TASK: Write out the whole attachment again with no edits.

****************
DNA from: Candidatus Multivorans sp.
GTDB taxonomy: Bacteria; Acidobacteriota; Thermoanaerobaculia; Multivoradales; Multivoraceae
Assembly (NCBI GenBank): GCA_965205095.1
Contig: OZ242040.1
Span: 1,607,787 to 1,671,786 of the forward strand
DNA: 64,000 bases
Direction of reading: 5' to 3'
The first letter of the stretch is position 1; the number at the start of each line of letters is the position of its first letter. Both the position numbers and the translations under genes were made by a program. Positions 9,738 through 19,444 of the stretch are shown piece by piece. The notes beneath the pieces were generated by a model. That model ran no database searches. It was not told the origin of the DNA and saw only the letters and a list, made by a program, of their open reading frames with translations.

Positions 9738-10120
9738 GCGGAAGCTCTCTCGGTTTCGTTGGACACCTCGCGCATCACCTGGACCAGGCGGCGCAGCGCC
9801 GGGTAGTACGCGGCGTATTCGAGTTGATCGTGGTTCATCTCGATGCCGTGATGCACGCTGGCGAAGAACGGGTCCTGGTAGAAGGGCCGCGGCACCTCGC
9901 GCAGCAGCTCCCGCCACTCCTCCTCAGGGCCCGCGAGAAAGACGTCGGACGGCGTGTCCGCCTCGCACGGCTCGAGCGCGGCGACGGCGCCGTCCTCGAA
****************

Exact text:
DNA from: Candidatus Multivorans sp.
GTDB taxonomy: Bacteria; Acidobacteriota; Thermoanaerobaculia; Multivoradales; Multivoraceae
Assembly (NCBI GenBank): GCA_965205095.1
Contig: OZ242040.1
Span: 1,607,787 to 1,671,786 of the forward strand
DNA: 64,000 bases
Direction of reading: 5' to 3'
The first letter of the stretch is position 1; the number at the start of each line of letters is the position of its first letter. Both the position numbers and the translations under genes were made by a program. Positions 9,738 through 19,444 of the stretch are shown piece by piece. The notes beneath the pieces were generated by a model. That model ran no database searches. It was not told the origin of the DNA and saw only the letters and a list, made by a program, of their open reading frames with translations.

Positions 9738-10120
9738 GCGGAAGCTCTCTCGGTTTCGTTGGACACCTCGCGCATCACCTGGACCAGGCGGCGCAGCGCC
9801 GGGTAGTACGCGGCGTATTCGAGTTGATCGTGGTTCATCTCGATGCCGTGATGCACGCTGGCGAAGAACGGGTCCTGGTAGAAGGGCCGCGGCACCTCGC
9901 GCAGCAGCTCCCGCCACTCCTCCTCAGGGCCCGCGAGAAAGACGTCGGACGGCGTGTCCGCCTCGCACGGCTCGAGCGCGGCGACGGCGCCGTCCTCGAA